It didn’t bother Andres Sanchez, M.S. ’21, any to look out and see growing irritation in the audience. In fact, it proved his point.
As a doctoral candidate in the Department of English, Sanchez specializes in conceptual poetry. At this particular reading, Sanchez stepped up to the microphone and said these six words over and over: “I came here to bore you.”
People became restless, and a friend after the show expressed frustration to him. That was music to Sanchez’s ears, as his six-word expose repeated countless times had triggered strong emotions. He wanted to show that even simple concepts become difficult over a period of time, which is the theme of his dissertation.
“My guiding idea is to come up with and defend the idea that we should look past standard modes of critique and evaluation,” Sanchez said, noting that there are many ways writing can offer societal commentary.
So, it might be a surprise that someone who practices theoretical academia is set to become a military intelligence officer in the United States Army, where every move is calculated and critical in literal life or death situations.
But Sanchez, who also received a master’s degree in math from the University this spring, believes that having that intellectual inquisitiveness in such an intense line of work will benefit him as an intelligence officer in a complex global world.
“The way we perceive a problem is individuated, and every individual sees it differently,” said Sanchez, who commissioned as a second lieutenant on May 7. “We’re supposed to analyze a situation that gives the best answer possible, so other people can use it to determine the next step.”
Sanchez, who began his course work at Illinois State in 2016, loves learning but also felt a calling to serve. He had a grandfather in the Army, a cousin and brother-in-law in the Air Force, and a father who was in law enforcement for more than 30 years. In 2018, in the middle of both his master’s and doctoral programs, Sanchez joined Illinois State’s ROTC.
Despite being older than many of his peers, Sanchez brought in a unique outlook and immediately became an invaluable member.
“Andres was an incredible addition to our program,” said Army Lt. Col. Kraig Kline, a professor of Military Science. “His perspectives and pursuit of knowledge regardless of the subject was inspiring and challenged me as an instructor.”
Sanchez navigated a rigorous schedule. He woke up for mandatory 6 a.m. workouts three times a week while pursuing both a master’s and doctoral degree—in addition to the teaching duties that come with those roles. The Chicago native credits a strong support system, including his friends, family, and husband, for keeping him encouraged.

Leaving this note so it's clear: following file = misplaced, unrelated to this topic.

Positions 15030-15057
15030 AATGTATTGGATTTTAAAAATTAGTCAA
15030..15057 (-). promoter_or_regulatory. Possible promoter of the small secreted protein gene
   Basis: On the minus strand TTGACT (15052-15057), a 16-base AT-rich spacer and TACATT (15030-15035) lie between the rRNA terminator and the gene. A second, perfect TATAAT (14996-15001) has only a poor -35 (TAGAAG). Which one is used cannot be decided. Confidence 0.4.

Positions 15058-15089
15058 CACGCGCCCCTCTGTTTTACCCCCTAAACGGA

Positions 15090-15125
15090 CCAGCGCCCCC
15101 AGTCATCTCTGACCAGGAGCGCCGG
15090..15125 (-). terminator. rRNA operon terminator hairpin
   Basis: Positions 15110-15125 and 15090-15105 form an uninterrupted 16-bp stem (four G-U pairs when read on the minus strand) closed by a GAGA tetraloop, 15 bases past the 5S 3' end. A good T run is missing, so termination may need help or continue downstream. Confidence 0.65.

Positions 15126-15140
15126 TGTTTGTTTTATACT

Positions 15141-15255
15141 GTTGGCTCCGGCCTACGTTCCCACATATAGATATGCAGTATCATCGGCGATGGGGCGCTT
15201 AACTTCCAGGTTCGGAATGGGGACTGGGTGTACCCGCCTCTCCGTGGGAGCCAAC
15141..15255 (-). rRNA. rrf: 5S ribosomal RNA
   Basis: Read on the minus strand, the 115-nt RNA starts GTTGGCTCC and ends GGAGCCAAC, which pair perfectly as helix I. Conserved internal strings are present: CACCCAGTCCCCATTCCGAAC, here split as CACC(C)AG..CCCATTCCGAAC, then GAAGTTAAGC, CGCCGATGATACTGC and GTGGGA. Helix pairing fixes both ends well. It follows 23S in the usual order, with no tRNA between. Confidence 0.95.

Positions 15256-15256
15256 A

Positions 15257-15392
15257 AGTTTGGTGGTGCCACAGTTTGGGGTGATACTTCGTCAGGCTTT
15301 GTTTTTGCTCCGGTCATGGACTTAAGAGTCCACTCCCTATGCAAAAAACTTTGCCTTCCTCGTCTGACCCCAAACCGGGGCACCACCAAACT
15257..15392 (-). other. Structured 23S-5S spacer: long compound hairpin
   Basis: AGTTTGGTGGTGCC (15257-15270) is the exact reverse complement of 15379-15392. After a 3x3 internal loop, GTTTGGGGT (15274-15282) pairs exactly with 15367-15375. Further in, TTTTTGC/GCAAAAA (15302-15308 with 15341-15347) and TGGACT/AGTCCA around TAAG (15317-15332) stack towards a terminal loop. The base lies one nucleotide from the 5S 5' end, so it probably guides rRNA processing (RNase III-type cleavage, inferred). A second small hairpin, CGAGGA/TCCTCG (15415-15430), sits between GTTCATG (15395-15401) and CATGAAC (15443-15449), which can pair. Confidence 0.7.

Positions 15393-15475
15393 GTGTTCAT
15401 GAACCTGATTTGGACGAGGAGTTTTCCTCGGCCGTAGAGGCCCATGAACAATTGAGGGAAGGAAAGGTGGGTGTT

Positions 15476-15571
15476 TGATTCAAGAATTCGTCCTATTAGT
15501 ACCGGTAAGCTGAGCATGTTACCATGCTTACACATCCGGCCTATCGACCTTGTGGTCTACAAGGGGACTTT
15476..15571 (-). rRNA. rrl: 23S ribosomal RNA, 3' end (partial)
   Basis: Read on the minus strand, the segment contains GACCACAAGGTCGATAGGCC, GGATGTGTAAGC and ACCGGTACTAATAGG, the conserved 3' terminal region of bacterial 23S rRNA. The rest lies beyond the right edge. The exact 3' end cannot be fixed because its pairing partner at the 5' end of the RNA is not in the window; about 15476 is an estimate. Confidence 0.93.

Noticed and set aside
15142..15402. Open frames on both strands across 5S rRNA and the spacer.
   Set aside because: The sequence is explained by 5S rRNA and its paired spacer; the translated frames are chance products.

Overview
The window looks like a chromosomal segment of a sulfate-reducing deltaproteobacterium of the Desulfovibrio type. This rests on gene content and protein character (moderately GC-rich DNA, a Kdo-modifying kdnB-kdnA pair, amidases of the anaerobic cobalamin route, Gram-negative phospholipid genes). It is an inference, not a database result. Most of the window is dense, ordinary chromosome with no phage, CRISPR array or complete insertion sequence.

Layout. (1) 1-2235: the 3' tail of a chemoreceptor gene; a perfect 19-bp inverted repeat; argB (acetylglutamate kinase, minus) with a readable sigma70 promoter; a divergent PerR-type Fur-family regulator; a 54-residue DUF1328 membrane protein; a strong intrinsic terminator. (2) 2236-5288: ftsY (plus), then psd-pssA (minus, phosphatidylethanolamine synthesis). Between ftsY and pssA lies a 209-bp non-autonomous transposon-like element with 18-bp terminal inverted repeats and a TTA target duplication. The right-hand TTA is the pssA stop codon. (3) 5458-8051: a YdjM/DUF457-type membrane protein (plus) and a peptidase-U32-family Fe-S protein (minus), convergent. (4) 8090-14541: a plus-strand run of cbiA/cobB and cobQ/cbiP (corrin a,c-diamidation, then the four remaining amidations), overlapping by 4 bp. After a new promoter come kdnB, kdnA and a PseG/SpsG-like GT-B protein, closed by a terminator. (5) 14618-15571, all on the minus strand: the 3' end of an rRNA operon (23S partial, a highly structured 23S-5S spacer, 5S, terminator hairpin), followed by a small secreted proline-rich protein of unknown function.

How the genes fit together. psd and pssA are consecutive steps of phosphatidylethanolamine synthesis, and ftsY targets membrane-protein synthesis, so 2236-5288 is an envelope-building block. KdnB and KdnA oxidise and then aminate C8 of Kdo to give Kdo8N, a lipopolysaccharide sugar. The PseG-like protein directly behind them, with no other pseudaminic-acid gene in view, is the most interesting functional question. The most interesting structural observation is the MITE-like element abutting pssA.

Sanchez, who earned his master’s degree in English from Eastern Michigan University after completing his undergraduate degree at the University of Chicago, also spent a year abroad in Hangzhou, China, as an educational consultant for Chinese students wishing to study at an American university.
He has interacted with all types of people, and that perspective has helped him teaching undergraduate students for the past five years at Illinois State. He’s appreciated the opportunity to learn from other people’s experiences and believes this puts him in a unique position as a military intelligence officer, because communication must be key in that demanding occupation.
“Teaching has helped shape my thinking of how the world works,” Sanchez said. “With any branch of the Army, everyone is coming in from so many different areas. We can all bring our own backgrounds into what we do.”
Kline also believes his academic pursuits and teaching experience will help him prepare other soldiers with the tools to critically evaluate problems to come up with logical solutions.
“His breadth and depth of knowledge is remarkable for a junior military intelligence officer,” he said. “In teaching and with his diverse spectrum of academic interests, he is charged with developing his peers, influencing members towards a collective objective, and thinking critically, which are competencies that junior officers must be able to demonstrate.”
In January, Sanchez will head to his basic officer leadership course at Fort Huachuca in Arizona. Before then, he’ll have a chance to get as much of his dissertation done as possible, while resuming his teaching duties at the University.
His long-term goal, once he’s wrapped up his doctoral degree and officer commitments, is to teach at a service academy, combining both his service and academic pursuits. No matter what, he never plans to stop learning, and his life will be anything but boring.
“Every moment of your life is determined by everything that happened to your life beforehand,” Sanchez said. “Take advantage of what you have learned and constantly keep evaluating and assessing.”